Current EGGS and LARVAE

If you are a beginner and need information on rearing from small caterpillars, or hatching out pupae, please order the All Colour Paperback BUTTERFLIES. INSTRUCTIONS ARE NOT SENT WITH EACH SPECIES, you need to acquire basic skills and this book is a simple way of doing so.

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Marbled White galathea 10 larvae
Availability: NOW

Marbled White Butterfly Melanargia galathea

A favourite from the chalk downlands of southern Britain. Young larvae which hibernate on potted coarse grasses and produce butterflies next year. To hibernate these larvae you need potted grass, securely contained in a netting sleeve.  Make sure you evict any spiders or other predatory creatures! Keep the pot outside in natural weather conditions.

In spring the larvae will stray and again in summer when they are ready to find a secluded place in which to hang and change to pupae, so make sure they are in a secure cage.

Brown Hairstreak T. betulae 20 eggs
Availability: NOW

Brown Hairstreak Thecla betulae

 Eggs of the Brown Hairstreak are available through autumn and winter. They are laid on Blackthorn twigs. Keep the eggs in a very cool place until the Blackthorn buds open in spring.The larvae hatch and quickly burrow into the opening buds to feed until they are much larger. It is best to keep them on growing foodplant.

White-letter Hairstreak Strymonidia w-album 10 eggs
Availability: September


White-letter Hairstreak Strymonidia w-album

Very seldom available. Winter is passed in the eggs stage.  Feed spring larvae on Elm and Wych Elm. Ideally sleeve outside, or pot foodplant to feed sleeved larvae indoors or outside. 

Wych Elm flower buds are breaking in early February, even in the north. These are sometimes on branches higher off the ground. Some even start as early as November in milder winters. Flowering trees need very little patience to search out.  

The larvae only require the buds to be “cracking open” for them to find a crevice to sit in and start burrowing further into the bud.

Deathshead Hawk Atropos 10 larvae
Availability: February/March

Deathshead Hawkmoth Acheronia atropos  

Everyone’s favourite. An extreme rarity, migrating to Britain from Africa. Occasionally the larvae are found in potato fields but that’s if you are lucky and these days with modern machinery the chances of larvae being found are even more remote.

The larvae feed on many plants in the potato family, Solanaceae, but you don’t have to have these to keep the larvae: they do well on Privet. They have also been found feeding on Buddleia, resulting in a pale coloured larva that matches the leaves, but this is not a recommended foodplant.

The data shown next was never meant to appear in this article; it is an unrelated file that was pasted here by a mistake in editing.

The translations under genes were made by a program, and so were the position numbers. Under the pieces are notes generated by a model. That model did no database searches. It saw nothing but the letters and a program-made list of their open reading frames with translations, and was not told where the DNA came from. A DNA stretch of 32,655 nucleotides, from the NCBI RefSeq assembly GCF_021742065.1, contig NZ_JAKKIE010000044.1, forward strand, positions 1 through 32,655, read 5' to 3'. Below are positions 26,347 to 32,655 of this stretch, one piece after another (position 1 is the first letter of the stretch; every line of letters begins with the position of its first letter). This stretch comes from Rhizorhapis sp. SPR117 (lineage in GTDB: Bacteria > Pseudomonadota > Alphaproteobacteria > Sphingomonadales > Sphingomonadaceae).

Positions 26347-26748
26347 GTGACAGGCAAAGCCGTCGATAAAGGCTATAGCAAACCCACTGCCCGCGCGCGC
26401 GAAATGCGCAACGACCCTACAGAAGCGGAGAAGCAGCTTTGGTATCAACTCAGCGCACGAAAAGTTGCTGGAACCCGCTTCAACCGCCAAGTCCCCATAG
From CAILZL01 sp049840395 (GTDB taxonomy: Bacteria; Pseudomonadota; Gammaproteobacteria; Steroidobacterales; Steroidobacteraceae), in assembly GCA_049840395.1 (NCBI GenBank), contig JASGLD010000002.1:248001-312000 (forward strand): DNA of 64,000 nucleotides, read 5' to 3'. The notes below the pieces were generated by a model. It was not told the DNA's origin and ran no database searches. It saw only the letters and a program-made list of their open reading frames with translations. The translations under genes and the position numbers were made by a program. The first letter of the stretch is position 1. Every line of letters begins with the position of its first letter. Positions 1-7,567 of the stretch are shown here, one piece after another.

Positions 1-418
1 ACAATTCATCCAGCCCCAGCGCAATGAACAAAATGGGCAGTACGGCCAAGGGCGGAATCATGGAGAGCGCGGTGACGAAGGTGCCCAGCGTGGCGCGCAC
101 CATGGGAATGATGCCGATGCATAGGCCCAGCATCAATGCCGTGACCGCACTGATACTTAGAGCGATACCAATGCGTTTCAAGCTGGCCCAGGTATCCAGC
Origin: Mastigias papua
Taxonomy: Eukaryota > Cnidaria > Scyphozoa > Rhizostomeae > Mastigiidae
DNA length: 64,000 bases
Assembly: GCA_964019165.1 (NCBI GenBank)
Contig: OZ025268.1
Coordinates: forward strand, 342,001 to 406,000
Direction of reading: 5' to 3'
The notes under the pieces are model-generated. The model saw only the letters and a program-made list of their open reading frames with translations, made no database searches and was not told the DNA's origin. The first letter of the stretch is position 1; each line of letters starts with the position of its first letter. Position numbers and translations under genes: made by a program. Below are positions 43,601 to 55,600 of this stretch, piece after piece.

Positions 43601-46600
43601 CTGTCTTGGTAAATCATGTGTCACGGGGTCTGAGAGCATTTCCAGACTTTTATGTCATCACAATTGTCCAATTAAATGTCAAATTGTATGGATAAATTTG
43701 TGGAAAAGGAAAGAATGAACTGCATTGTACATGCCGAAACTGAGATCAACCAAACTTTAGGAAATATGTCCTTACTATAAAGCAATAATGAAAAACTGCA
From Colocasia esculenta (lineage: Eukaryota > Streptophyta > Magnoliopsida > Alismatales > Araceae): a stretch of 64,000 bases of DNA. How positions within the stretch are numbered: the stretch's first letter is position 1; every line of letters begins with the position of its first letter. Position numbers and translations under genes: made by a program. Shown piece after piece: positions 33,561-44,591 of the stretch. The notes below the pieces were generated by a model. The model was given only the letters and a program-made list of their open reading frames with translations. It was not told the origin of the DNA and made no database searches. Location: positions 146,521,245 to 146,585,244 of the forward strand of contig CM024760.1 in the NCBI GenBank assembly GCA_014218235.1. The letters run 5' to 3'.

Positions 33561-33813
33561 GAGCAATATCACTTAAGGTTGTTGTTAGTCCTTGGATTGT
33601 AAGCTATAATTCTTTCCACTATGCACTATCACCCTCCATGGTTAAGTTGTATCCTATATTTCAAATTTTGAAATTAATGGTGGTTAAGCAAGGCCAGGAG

The duration of the egg stage is just a few days, and the larvae grow probably twice as fast as our native hawkmoth larvae, completing their life cycle in as little as 4-6 weeks in summer temperatures. These larvae will produce another generation of moths within weeks of pupation, but you can keep them cool in the winter months, and have them emerge in spring. 

The moth is just amazing to have alive on your hand! It is furry, and squeaks – almost like handling a little mammal. It also humps its back and displays the blue markings on the body, as well as the famous skull and crossbones on the thorax. The moth needs to feed, not from flowers but from a pad soaked in weak honey or sugar solution. Moths have been found inside beehives, attracted by the sweet smell of honey. 

In summer, the pupae will emerge within about 4 weeks.  In autumn, to overwinter, bury the pupae in light compost that is not too damp but not allowed to dry out. The top of each pupa should be just showing. Store in a cool place (10-15 degrees C) away from predadors. Bring into the warm in April ready for May emergence. 


Poplar Hawk Laothoe populi 15 eggs or 10 larvae according to availability.
Availability: July

Poplar Hawkmoth Laothoe populi 

Fast growing, the larvae feed on most Willows and Poplars. They do well in sleeves or caged.

This is one of the few hawkmoths that produce two broods of moths in the year.

The larvae become very fat and vary in both the ground colour, in shades of green or blue/green, and in their markings which often include red spots as well as the oblique stripes down the sides.

The larvae need to burrow into compost for pupation.


Lime Hawk tiliae 15 eggs
Availability: September

Lime Hawkmoth Mimas tiliae 

Extremely easy to rear on Lime or Elm. Other reported foodplants include Cherry, Alder, Birch, Oak, Hazel, Acer including Sycamore, Sorbus, Apple, Pear and Ash! In autumn the larvae will grow faster if kept warm.

The larvae do particularly well sleeved on growing foodplant but can be kept in plastic boxes or cages. Beautiful streamlined larvae. Larger larvae are often heavily marked with flame and scarlet spots and blotches. Very variable. They pupate underground. In captivity they will pupate amongst folds of cloth or absorbent tissue. Store pupae refrigerated for the winter. The moths normally emerge in May/June.